Schenectady County

Body shop likely to remain in Schenectady’s budget

The city’s new body shop is no longer bringing in enough revenue to pay its bills, but the City Coun

The city’s new body shop is no longer bringing in enough revenue to pay its bills, but the City Council appears to be content with keeping the facility.

The body shop cost $145,000 this year but brought in just $88,000.

Commissioner of General Services Carl Olsen offered a passionate defense of the shop at city budget meetings, while Councilman Vince Riggi tried to argue it was a waste of money.

“I’d like to see that place being used for other things,” he said. “We were told it was going to be on a trial basis, to see how it goes. Well?”

Riggi got no support from the rest of the council, and the body shop remained in the proposed budget.

The shop is used to sandblast rust off old vehicles, add new metal and repaint. Olsen offered to cut costs in the shop for next year, but the shop would still cost more than it brings in.

Last year, in its first year of operation, the body shop had two full-time workers. For 2013, the shop would have just one worker, according to the proposed budget.

Olsen admitted two people work at the shop, but each splits their time between the shop and other duties.

“To be fair, I put one person in there,” he said of the budget.

That means the cost of the shop would fall from $145,000 to $98,000. But the shop is projected to bring in just $50,000 in revenue next year, so it still won’t cover its costs.

Riggi said he’d like to close the body shop since it isn’t bringing in enough revenue. But Olsen said the city was getting far more than just revenue. He said the body shop reconditioned several plows and trucks this year that had been badly damaged by rust, avoiding the need to replace them.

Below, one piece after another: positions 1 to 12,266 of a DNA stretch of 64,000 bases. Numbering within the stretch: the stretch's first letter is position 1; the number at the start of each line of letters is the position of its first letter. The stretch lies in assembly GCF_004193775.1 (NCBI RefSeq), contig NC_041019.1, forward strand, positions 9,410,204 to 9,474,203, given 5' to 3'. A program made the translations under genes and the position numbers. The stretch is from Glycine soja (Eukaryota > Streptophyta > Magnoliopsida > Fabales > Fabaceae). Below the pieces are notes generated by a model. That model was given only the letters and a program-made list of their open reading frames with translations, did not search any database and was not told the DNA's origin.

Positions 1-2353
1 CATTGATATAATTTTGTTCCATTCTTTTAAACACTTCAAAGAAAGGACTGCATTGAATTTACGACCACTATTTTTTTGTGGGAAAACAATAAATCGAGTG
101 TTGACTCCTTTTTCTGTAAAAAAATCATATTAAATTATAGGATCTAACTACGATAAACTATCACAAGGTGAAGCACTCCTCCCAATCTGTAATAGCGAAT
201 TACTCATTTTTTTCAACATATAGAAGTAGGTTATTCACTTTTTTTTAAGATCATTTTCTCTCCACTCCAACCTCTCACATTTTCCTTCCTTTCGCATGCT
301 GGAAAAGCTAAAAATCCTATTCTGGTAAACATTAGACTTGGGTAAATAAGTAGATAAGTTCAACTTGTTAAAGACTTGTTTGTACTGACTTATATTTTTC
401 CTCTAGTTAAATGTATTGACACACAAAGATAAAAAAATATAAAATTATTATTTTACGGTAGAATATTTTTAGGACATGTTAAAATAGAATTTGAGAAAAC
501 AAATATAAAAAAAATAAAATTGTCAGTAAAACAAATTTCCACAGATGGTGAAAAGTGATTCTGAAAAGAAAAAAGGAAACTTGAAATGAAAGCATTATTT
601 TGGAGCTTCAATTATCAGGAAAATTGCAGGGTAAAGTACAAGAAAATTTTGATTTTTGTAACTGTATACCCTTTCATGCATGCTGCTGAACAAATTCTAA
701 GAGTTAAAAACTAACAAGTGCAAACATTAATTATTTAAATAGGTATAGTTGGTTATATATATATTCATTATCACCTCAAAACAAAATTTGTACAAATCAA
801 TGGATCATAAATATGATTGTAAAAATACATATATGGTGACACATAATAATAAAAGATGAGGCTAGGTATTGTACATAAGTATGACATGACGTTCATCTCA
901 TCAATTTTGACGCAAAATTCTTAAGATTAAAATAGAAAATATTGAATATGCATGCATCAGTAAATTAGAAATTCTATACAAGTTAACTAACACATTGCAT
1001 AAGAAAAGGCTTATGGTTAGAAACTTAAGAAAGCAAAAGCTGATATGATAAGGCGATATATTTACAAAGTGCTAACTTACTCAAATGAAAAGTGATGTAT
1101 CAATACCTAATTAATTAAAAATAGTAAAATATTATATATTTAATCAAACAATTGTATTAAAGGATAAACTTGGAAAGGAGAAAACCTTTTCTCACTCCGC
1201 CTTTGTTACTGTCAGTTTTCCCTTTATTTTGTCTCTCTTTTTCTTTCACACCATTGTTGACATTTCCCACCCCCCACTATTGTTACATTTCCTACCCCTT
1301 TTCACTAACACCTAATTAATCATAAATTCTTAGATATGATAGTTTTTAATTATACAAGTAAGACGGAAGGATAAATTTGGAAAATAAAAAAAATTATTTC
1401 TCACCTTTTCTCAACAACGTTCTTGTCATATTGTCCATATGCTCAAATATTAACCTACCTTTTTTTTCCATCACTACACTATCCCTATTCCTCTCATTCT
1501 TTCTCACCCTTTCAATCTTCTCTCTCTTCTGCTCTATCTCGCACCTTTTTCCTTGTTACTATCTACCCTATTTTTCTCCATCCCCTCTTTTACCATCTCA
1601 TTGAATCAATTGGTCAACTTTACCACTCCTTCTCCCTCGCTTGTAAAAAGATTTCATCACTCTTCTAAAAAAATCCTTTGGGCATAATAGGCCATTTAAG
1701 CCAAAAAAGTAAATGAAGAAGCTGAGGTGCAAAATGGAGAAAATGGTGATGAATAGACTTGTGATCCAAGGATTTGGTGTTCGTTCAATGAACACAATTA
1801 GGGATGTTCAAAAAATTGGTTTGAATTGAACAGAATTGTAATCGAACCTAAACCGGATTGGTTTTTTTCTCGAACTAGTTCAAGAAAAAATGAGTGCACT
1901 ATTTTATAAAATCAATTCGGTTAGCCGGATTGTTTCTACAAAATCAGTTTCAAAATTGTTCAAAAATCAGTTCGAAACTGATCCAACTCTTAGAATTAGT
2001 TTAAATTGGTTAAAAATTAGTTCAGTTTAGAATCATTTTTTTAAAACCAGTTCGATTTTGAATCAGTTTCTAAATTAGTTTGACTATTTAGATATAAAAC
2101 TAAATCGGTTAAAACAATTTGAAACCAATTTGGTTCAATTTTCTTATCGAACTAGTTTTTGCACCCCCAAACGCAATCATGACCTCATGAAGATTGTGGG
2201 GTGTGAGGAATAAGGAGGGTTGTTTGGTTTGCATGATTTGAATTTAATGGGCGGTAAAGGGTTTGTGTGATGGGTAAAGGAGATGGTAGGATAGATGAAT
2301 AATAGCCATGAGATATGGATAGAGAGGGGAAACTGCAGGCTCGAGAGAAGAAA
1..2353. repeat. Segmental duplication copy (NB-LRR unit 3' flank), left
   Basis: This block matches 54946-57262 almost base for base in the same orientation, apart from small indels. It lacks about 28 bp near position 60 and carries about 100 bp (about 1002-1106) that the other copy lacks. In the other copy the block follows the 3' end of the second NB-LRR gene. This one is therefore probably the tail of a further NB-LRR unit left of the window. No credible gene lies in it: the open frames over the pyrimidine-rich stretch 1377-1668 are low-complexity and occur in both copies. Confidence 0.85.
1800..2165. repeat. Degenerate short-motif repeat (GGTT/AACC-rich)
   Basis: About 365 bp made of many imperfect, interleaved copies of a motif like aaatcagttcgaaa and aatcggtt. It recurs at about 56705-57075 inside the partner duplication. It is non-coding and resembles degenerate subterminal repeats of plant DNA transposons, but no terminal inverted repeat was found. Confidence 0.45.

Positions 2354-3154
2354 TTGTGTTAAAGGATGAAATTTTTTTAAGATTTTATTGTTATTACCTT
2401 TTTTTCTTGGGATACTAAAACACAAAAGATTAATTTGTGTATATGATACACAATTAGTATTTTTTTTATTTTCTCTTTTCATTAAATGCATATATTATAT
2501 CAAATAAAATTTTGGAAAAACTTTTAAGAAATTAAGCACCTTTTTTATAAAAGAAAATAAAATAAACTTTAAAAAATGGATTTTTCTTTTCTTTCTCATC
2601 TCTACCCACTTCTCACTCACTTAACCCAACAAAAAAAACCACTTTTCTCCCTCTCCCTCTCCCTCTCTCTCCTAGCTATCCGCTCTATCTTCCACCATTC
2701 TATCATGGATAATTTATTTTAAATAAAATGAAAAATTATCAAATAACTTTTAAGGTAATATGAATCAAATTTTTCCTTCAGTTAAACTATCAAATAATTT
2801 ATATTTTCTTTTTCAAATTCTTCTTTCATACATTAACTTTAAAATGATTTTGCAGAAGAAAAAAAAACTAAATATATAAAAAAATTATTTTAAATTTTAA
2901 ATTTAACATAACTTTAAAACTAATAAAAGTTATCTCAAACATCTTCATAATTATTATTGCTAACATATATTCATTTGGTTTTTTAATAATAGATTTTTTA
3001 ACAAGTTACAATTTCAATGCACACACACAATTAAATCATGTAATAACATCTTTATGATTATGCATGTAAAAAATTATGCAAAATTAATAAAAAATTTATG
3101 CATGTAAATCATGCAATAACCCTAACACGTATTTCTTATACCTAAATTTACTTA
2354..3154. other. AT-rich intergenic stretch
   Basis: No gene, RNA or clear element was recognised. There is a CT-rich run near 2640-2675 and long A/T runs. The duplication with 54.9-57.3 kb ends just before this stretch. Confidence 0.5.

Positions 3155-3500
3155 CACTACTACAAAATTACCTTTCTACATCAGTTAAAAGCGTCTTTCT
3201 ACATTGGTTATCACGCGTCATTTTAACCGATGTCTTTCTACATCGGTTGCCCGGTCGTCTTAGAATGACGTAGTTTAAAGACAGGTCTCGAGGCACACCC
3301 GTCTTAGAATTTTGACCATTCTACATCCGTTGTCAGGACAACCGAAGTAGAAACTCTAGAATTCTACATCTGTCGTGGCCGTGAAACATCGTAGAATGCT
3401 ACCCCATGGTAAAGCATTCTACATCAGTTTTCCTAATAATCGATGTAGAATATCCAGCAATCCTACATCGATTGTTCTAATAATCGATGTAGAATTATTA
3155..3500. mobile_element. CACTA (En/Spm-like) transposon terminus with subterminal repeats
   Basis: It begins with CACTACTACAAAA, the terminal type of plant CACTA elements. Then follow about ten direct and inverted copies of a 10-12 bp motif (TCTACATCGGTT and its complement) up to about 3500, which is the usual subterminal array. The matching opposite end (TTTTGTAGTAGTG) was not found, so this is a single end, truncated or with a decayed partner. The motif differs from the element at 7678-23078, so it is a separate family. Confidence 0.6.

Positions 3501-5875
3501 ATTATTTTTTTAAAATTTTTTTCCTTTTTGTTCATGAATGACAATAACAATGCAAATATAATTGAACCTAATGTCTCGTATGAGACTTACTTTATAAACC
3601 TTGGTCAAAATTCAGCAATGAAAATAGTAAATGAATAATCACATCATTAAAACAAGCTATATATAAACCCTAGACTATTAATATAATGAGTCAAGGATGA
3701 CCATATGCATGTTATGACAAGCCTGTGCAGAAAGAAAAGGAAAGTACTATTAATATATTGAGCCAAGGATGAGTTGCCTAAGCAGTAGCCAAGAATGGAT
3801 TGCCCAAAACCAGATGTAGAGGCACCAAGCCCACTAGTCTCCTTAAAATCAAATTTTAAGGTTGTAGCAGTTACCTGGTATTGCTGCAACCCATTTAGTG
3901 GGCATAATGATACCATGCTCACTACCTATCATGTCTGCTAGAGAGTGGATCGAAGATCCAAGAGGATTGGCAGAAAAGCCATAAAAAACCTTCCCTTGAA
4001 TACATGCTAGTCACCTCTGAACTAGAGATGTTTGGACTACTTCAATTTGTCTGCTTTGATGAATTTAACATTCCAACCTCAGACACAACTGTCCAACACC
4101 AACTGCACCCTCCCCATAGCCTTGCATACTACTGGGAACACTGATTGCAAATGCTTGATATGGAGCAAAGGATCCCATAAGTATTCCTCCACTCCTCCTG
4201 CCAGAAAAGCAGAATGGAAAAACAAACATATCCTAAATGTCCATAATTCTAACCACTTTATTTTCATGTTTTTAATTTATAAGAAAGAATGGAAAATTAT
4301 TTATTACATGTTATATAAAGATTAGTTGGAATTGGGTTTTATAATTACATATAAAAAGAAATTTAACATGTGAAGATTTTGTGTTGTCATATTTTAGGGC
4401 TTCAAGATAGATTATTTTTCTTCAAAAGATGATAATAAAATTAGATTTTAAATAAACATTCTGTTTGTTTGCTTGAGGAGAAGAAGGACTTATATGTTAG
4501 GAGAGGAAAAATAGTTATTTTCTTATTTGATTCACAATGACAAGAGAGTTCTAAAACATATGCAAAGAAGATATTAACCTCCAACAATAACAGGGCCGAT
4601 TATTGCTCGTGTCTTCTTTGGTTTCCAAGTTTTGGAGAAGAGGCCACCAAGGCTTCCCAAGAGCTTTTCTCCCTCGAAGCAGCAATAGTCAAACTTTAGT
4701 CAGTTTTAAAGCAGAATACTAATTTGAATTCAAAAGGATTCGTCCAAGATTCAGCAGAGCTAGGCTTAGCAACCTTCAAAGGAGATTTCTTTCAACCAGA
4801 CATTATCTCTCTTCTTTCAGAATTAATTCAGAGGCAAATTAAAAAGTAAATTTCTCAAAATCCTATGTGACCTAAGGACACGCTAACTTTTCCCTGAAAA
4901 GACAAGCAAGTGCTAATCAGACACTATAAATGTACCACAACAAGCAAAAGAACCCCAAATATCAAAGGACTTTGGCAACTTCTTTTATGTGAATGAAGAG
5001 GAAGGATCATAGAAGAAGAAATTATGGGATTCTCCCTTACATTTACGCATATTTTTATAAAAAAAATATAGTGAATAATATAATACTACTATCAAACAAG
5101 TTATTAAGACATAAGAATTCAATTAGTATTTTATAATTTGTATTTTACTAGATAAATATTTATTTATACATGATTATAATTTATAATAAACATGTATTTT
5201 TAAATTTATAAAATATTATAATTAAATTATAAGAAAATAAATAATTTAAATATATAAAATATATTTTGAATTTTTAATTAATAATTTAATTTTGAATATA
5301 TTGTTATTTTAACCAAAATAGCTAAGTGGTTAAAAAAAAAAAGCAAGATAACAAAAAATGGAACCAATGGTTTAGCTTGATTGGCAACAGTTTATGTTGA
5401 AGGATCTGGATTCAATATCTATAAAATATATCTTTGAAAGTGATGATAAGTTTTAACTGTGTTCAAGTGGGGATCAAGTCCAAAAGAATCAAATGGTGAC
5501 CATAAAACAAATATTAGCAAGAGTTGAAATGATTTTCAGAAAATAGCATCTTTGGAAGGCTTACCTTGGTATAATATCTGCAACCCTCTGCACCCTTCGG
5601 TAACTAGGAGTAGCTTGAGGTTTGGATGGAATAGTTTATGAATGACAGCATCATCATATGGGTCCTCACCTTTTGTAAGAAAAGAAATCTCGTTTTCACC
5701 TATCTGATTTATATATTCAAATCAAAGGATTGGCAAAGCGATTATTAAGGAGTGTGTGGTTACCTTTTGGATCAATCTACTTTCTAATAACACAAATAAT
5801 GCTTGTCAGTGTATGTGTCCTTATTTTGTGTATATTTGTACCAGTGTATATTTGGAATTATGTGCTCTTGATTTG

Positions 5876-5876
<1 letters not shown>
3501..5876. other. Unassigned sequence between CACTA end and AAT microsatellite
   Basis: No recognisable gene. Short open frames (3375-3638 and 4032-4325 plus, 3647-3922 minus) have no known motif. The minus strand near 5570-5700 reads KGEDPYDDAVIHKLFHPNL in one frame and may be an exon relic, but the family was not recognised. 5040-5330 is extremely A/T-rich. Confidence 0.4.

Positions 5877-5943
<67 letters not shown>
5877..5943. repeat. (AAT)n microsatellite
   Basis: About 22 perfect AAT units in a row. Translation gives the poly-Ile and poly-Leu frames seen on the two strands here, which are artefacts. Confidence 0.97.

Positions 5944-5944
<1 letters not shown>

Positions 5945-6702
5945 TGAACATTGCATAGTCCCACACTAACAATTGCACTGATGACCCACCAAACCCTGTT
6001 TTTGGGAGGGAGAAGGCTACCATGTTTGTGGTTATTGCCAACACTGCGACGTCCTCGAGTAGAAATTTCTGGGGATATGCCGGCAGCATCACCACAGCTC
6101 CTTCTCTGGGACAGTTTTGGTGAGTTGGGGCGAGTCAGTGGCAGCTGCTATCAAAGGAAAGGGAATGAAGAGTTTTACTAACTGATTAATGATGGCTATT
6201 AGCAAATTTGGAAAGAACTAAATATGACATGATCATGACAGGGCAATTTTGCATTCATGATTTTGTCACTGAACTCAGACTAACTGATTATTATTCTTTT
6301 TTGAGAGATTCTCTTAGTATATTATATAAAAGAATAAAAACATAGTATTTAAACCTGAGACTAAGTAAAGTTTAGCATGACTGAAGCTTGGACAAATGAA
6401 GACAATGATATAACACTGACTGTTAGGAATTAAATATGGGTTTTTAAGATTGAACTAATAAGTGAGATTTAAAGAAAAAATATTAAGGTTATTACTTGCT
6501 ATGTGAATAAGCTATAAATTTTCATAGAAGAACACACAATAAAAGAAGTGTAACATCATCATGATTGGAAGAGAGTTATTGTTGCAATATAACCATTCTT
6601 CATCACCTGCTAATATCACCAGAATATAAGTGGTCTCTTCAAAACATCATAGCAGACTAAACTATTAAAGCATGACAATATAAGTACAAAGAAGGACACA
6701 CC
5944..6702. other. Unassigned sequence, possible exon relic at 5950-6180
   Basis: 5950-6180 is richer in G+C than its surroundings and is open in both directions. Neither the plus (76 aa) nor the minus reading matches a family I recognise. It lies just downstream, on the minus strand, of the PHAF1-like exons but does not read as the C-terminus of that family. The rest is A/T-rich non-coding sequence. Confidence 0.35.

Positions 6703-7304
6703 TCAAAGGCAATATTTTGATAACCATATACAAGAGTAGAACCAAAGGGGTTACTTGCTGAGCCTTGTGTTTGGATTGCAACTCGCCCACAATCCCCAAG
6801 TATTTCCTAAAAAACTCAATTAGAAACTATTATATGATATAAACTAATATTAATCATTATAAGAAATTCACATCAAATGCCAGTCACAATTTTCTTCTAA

“I don’t understand why you don’t see that as a value,” Olsen said, arguing that the city is getting that work “nearly for free” because most of the body shop’s costs are covered by revenue.

The body shop is paid for reconditioning county vehicles, he said. Last year, the city also was paid by its insurance company to recondition city vehicles, but this year the city is paying for its own repairs after its insurance deductibles were increase because of an excessive number of accidents.

That’s why the revenue went down, Olsen said, but he said it was still worth it.

“If we’re able to do that reconditioning work on our own equipment and we’re able to cover our costs, that’s all gravy,” Olsen said.

Riggi said the work isn’t significantly adding to vehicle life.

“It’s not lasting like we were told it would last,” he said. “I’ve seen some vehicles where the rust is bleeding through. As I said it would. Once the metal is pitted, it’s been compromised. Once it’s compromised, it’s just about impossible to have it stop, and the rust will come back faster than it will on virgin metal. If any of us knew the way to stop rust, we’d be millionaires.”

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